Conduct economic analysis related to environmental protection and use of the natural environment, such as water, air, land, and renewable energy resources. Evaluate and quantify benefits, costs, incentives, and impacts of alternative options using economic principles and statistical techniques.
- Agricultural Economist
- Ecological Economist
- Energy Economist
- Environmental Economist
- Environmental Protection Economist
- Marine Resource Economist
- Natural Resource Economist
- Principal Associate
- Principal Research Economist
- Write technical documents or academic articles to communicate study results or economic forecasts.
- Conduct research on economic and environmental topics, such as alternative fuel use, public and private land use, soil conservation, air and water pollution control, and endangered species protection.
- Assess the costs and benefits of various activities, policies, or regulations that affect the environment or natural resource stocks.
- Collect and analyze data to compare the environmental implications of economic policy or practice alternatives.
- Prepare and deliver presentations to communicate economic and environmental study results, to present policy recommendations, or to raise awareness of environmental consequences.
- Develop programs or policy recommendations to achieve environmental goals in cost-effective ways.
- Perform complex, dynamic, and integrated mathematical modeling of ecological, environmental, or economic systems.
- Write research proposals and grant applications to obtain private or public funding for environmental and economic studies.
- Conduct research to study the relationships among environmental problems and patterns of economic production and consumption.
- Write social, legal, or economic impact statements to inform decision makers for natural resource policies, standards, or programs.
People who work in this occupation generally have the interest code: IEC.
This means people who work in this occupation generally have Investigative interests, but also prefer Enterprising and Conventional environments.
People who work in this occupation generally prize Achievement, but also value Independence and Working Conditions in their jobs.
- Economics and Accounting - Knowledge of economic and accounting principles and practices, the financial markets, banking and the analysis and reporting of financial data.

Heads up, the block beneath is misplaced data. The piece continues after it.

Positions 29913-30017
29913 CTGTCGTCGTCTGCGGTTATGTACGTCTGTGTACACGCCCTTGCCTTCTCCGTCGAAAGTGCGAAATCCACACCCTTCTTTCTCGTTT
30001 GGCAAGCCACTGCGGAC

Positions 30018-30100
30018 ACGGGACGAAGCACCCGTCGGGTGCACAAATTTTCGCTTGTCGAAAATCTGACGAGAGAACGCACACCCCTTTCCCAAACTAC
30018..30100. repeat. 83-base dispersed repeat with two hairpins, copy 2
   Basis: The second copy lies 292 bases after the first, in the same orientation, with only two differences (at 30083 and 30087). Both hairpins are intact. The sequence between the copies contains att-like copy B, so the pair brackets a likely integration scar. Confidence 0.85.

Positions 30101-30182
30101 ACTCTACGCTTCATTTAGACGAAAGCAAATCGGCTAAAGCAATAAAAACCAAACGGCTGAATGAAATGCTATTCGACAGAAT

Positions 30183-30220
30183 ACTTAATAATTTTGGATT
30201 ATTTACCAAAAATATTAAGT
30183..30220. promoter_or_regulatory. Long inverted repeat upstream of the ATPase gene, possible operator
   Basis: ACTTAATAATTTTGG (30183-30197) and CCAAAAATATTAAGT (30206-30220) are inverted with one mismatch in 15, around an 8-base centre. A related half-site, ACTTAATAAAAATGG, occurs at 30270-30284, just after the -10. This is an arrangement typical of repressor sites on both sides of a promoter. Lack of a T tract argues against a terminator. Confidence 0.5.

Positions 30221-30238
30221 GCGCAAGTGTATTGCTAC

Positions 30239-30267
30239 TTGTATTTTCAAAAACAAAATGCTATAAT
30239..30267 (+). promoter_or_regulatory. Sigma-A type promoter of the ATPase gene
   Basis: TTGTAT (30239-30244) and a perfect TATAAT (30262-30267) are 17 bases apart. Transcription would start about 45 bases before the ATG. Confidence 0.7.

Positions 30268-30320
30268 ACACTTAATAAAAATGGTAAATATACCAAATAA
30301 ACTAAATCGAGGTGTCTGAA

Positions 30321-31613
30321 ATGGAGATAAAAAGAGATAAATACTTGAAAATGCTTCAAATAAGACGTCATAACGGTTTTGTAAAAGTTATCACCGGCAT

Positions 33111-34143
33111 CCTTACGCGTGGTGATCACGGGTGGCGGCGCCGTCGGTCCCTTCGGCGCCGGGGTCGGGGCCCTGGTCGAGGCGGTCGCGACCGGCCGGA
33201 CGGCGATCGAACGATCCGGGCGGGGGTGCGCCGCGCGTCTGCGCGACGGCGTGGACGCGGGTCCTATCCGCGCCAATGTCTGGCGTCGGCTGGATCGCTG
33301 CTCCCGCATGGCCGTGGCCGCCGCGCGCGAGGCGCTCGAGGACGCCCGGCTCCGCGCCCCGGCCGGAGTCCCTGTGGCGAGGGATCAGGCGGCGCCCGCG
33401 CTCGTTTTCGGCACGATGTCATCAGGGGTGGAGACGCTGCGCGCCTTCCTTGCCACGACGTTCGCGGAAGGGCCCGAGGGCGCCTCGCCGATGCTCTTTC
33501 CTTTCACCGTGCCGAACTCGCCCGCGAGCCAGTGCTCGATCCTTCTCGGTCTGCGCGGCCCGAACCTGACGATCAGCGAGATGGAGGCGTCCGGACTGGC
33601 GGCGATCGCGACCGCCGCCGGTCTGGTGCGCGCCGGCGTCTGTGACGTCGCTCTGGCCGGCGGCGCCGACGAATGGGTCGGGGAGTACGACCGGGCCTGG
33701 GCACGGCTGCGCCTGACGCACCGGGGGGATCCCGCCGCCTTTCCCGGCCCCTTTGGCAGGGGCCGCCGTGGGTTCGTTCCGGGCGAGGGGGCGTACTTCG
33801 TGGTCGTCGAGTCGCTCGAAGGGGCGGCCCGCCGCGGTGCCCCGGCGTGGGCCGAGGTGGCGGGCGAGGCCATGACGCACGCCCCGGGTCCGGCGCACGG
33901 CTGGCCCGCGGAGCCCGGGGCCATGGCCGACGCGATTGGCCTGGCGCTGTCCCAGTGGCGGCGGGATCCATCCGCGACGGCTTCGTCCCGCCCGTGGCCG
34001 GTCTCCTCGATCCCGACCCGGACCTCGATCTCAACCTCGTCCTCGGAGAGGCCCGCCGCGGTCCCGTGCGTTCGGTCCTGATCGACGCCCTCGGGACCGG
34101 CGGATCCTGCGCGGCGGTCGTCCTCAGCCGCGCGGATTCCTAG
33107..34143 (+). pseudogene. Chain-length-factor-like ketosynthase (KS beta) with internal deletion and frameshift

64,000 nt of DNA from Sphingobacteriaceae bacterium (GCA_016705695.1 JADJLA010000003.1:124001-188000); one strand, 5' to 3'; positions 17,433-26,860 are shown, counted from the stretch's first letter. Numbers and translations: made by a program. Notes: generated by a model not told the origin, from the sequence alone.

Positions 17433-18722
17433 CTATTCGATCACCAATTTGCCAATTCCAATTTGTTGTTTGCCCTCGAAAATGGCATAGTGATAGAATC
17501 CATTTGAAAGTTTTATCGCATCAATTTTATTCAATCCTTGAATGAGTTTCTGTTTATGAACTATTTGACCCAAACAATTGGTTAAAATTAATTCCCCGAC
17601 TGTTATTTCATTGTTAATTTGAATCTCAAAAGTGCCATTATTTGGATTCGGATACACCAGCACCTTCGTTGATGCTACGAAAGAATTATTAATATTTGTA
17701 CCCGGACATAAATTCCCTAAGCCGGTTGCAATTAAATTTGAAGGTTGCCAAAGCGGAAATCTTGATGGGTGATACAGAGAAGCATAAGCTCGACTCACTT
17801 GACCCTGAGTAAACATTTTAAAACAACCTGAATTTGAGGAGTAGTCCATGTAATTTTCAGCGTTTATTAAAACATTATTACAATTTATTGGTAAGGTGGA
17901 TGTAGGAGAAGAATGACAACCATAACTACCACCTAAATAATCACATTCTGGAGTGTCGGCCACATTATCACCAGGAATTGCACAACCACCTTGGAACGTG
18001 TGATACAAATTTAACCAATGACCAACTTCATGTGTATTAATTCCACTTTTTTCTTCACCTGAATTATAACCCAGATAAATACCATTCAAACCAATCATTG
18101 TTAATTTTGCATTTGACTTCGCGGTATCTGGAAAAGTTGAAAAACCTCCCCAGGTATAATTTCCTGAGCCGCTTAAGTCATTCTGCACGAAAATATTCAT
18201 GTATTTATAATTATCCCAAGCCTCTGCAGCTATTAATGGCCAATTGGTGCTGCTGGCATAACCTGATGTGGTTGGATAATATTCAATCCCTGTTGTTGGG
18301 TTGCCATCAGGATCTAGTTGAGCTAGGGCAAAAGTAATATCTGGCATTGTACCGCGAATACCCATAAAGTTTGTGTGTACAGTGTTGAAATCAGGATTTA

- Mathematics - Knowledge of arithmetic, algebra, geometry, calculus, statistics, and their applications.
- English Language - Knowledge of the structure and content of the English language including the meaning and spelling of words, rules of composition, and grammar.
- Law and Government - Knowledge of laws, legal codes, court procedures, precedents, government regulations, executive orders, agency rules, and the democratic political process.
- Computers and Electronics - Knowledge of circuit boards, processors, chips, electronic equipment, and computer hardware and software, including applications and programming.
- Writing - Communicating effectively in writing as appropriate for the needs of the audience.
- Reading Comprehension - Understanding written sentences and paragraphs in work related documents.
- Critical Thinking - Using logic and reasoning to identify the strengths and weaknesses of alternative solutions, conclusions or approaches to problems.
- Active Listening - Giving full attention to what other people are saying, taking time to understand the points being made, asking questions as appropriate, and not interrupting at inappropriate times.
- Judgment and Decision Making - Considering the relative costs and benefits of potential actions to choose the most appropriate one.
- Active Learning - Understanding the implications of new information for both current and future problem-solving and decision-making.
- Mathematics - Using mathematics to solve problems.
Most of these occupations require graduate school. For example, they may require a master's degree, and some require a Ph.D., M.D., or J.D. (law degree).
In 2018, the average annual wage in Ohio was $125,490 with most people making between $75,500 and $194,750
During 2016, this occupation employed approximately 120 people in Ohio. It is projected that there will be 120 employed in 2026.
This occupation will have about 0 openings due to growth and about 10 replacement openings for approximately 10 total annual openings.
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